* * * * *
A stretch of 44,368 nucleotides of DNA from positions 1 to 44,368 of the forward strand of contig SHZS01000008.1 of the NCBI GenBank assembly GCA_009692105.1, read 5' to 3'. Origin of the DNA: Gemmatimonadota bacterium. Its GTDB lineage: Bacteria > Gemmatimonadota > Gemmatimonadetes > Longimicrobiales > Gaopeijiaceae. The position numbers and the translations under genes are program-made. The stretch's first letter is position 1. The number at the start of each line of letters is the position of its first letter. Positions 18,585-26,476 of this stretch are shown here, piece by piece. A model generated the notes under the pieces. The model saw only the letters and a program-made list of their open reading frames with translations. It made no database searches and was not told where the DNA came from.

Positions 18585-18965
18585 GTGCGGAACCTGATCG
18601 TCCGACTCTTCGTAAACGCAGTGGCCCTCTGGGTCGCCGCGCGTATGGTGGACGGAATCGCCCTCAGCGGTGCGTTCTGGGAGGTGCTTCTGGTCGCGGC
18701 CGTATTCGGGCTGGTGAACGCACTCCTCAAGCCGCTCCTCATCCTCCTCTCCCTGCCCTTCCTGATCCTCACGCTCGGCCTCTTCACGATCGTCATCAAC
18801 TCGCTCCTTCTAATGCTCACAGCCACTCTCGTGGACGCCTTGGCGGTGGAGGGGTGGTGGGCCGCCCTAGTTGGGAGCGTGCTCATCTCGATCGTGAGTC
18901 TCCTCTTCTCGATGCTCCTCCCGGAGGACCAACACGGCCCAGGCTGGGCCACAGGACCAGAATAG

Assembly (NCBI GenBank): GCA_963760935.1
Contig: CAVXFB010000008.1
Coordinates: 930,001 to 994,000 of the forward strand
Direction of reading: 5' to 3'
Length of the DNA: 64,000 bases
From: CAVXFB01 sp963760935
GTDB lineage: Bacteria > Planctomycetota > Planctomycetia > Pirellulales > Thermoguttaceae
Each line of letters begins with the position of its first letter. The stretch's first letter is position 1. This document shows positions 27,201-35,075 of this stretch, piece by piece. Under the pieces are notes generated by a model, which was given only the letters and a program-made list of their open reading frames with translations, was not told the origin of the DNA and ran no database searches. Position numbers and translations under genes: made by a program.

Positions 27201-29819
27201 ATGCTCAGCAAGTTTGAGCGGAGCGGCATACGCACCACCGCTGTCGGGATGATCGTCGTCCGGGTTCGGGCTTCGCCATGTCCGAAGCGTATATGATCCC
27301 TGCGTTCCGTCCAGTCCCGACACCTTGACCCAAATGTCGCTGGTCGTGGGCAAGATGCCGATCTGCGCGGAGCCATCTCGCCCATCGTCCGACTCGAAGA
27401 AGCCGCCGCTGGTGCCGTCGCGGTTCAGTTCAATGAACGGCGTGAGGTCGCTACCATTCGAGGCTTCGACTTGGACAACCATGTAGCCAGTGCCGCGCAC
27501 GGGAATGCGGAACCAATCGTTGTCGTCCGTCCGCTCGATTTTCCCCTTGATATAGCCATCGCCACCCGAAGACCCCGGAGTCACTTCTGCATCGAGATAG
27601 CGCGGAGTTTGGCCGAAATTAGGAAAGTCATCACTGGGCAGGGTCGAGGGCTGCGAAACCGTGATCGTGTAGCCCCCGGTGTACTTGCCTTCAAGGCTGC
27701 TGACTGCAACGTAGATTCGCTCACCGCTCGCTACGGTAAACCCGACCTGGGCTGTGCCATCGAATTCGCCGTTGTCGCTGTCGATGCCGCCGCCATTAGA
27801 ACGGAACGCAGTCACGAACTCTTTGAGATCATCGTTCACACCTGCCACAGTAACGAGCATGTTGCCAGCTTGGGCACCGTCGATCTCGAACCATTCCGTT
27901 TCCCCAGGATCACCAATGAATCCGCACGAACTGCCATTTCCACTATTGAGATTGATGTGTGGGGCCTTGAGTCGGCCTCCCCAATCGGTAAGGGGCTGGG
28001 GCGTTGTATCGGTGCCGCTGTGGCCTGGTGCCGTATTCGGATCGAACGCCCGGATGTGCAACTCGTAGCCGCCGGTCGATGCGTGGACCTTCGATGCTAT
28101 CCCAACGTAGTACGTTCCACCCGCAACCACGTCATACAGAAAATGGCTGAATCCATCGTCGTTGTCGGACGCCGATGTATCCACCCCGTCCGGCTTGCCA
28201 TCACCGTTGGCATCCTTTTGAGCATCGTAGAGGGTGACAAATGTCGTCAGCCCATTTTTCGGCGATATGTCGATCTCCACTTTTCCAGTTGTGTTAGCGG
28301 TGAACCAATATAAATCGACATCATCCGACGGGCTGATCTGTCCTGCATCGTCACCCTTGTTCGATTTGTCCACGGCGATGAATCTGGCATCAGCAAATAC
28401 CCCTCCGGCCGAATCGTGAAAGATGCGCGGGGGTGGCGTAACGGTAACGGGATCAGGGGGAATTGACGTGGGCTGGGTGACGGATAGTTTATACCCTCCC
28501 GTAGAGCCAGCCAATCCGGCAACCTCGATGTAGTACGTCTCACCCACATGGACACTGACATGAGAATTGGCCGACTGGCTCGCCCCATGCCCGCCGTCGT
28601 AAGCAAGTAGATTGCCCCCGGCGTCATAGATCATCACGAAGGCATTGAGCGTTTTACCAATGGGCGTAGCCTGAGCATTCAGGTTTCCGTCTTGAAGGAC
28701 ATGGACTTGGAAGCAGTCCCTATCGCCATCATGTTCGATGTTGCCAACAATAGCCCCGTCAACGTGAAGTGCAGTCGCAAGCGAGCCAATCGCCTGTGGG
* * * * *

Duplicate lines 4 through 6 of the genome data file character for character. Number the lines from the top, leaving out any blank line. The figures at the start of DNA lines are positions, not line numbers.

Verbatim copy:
18601 TCCGACTCTTCGTAAACGCAGTGGCCCTCTGGGTCGCCGCGCGTATGGTGGACGGAATCGCCCTCAGCGGTGCGTTCTGGGAGGTGCTTCTGGTCGCGGC
18701 CGTATTCGGGCTGGTGAACGCACTCCTCAAGCCGCTCCTCATCCTCCTCTCCCTGCCCTTCCTGATCCTCACGCTCGGCCTCTTCACGATCGTCATCAAC
18801 TCGCTCCTTCTAATGCTCACAGCCACTCTCGTGGACGCCTTGGCGGTGGAGGGGTGGTGGGCCGCCCTAGTTGGGAGCGTGCTCATCTCGATCGTGAGTC